11 November 2018

Butterfly Anatomy : Part 3

Butterfly Anatomy : Part 3
Interior Regions of Butterfly Wings

In Part 1 and Part 2 of the previous weeks' articles on butterfly anatomy, we learned about the naming of the various parts of a butterfly. In particular, the names of the external margins of the wings and the wing venation naming convention based on the Numerical Notation system. By now, we should be familiar with the terms like termen, costa, tornus and so on, which are descriptors of the external margins and angles of the wings.

In this article, we move into the interior regions of the wings and learn about the terminology that are associated with the different parts of the wings. As a recap to why these terms are important, even to amateur hobbyists, the following reasons come to mind :
  • An understanding of the naming convention means that the positions of the spots, bands, lines, and various features can be accurately described.
  • The descriptions of diagnostic features on a butterfly's wings in publications and scientific write-ups can be properly understood and the reader will know where to look and compare these markings if he/she understands the anatomical terminology.
  • Learning the names of various parts of the wings can also help an observer describe a feature properly so that these can be related to others to help ID a butterfly species. The proper names of these parts is likened to a "GPS" to locate different features on the wings e.g. "there are three sub-apical spots on the forewing", would immediately focus on the forewing, and spots that are just adjacent to the apex of the wing.

The basic internal regions of a butterfly's forewing and their associated anatomical names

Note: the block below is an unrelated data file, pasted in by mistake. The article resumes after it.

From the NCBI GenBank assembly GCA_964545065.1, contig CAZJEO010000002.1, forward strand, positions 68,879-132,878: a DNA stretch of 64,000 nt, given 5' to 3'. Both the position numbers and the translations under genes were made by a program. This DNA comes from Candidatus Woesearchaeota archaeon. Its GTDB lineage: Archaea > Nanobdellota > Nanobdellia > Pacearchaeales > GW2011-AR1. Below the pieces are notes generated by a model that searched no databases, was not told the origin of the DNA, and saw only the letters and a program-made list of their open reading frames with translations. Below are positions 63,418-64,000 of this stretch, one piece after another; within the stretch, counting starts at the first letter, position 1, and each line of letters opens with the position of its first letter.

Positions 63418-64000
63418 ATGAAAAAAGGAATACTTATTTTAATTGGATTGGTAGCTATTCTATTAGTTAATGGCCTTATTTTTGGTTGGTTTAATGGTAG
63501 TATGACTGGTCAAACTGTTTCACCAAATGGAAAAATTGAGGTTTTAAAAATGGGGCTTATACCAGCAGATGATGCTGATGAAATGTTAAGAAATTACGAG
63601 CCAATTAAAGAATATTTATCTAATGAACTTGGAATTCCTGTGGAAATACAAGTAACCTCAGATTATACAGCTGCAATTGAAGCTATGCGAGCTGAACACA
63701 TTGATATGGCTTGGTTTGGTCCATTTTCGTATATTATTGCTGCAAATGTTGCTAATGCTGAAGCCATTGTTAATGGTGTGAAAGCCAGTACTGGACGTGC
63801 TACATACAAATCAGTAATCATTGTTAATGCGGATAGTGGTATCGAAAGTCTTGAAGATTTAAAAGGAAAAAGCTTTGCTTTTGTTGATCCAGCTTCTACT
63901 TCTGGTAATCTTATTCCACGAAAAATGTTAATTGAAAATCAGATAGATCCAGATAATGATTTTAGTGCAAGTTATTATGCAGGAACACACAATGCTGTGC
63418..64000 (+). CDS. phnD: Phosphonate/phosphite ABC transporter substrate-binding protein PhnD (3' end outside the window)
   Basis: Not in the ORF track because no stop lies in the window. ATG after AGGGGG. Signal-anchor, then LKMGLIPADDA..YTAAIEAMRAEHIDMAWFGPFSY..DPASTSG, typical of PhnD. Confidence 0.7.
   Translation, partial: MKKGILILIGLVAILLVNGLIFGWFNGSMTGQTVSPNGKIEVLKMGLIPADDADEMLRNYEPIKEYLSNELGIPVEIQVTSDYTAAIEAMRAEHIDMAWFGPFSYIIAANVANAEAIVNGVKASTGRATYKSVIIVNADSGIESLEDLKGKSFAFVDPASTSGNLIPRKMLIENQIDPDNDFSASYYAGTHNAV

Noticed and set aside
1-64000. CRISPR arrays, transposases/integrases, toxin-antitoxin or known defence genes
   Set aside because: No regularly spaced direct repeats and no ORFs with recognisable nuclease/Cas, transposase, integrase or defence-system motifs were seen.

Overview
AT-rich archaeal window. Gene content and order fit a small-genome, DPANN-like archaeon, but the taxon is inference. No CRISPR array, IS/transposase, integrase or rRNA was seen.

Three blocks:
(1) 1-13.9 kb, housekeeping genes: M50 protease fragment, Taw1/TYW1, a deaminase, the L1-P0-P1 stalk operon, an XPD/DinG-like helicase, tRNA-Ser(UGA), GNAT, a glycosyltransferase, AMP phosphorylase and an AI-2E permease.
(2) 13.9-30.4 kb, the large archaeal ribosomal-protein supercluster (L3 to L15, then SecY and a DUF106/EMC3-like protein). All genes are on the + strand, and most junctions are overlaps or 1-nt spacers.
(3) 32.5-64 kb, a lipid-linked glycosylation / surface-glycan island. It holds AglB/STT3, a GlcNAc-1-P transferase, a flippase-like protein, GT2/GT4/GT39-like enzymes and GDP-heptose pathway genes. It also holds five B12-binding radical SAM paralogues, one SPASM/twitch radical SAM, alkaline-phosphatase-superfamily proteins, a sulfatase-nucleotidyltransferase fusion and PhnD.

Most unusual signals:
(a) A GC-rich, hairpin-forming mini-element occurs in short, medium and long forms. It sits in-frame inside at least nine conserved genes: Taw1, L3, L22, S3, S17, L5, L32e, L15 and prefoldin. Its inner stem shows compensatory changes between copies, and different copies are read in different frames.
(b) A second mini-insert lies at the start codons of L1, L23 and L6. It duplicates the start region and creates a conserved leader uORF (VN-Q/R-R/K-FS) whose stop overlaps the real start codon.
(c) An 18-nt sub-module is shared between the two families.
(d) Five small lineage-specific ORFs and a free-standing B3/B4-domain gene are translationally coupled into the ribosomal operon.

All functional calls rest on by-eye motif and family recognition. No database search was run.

Let us now take a look at the forewing of a butterfly, and familiarise ourselves with the names of the various parts of the interior regions of the wings. I will separate the forewing into 3 main regions so that each part is treated in installments to better focus on the areas under discussion. Then an actual butterfly photo is used as an example to illustrate the area concerned. However, it is important to note that these areas are not scientifically precise and is only a rough estimate of the part of the wing.

At this juncture, it is important to take note of the prefixes "sub-" and "post-". When the prefix "sub-" is used, it means the area that is closer or towards the body of the butterfly, and if "post-" is used, the area is further away from the body of the butterfly.

In many butterfly species, the apical area often contains important features that are diagnostic. This is the area that is near the apex of the forewing. Adjacent to the apical area is the sub-apical area where many features are also found which aid in the identification of butterflies.

Some examples illustrating apical and sub-apical features on the forewing of a butterfly

An example of a species with a diagnostic apical area is the Knight (Lebadea martha parkeri) which features "prominent white apical area" that distinguishes it from the female, which does not have its apical area whitened. In the 2nd example, the Common Three Ring has "a large yellow-ringed sub-apical ocellus".

The next region of interest would be the internal margins or "edge" areas of the wings. These are the costal area (at the costa of the forewing), the dorsal area (at the dorsum of the forewing) and the basal area (at the base of the forewing). The area next to the basal area is the post-basal area (further away from the body, hence "post-"). The outer wing edge is called the marginal area and the area next to it is referred to as the sub-marginal area.

Examples illustrating the various terms like marginal, sub-marginal, costal, basal and dorsal parts of the forewing of a butterfly

The examples shown of actual photos of various species showing the diagnostic costal spot of the Forget-Me-Not (Catochrysops strabo strabo), the creamy patch on the dorsal area on the forewing of the female Malay Lacewing (Cethosia hypsea hypsina) and the basal area of the Gram Blue (Euchrysops cnejus cnejus) a pale shining blue.  Note the features on the marginal and sub-marginal areas of the Malayan Lascar (Lasippa tiga siaka)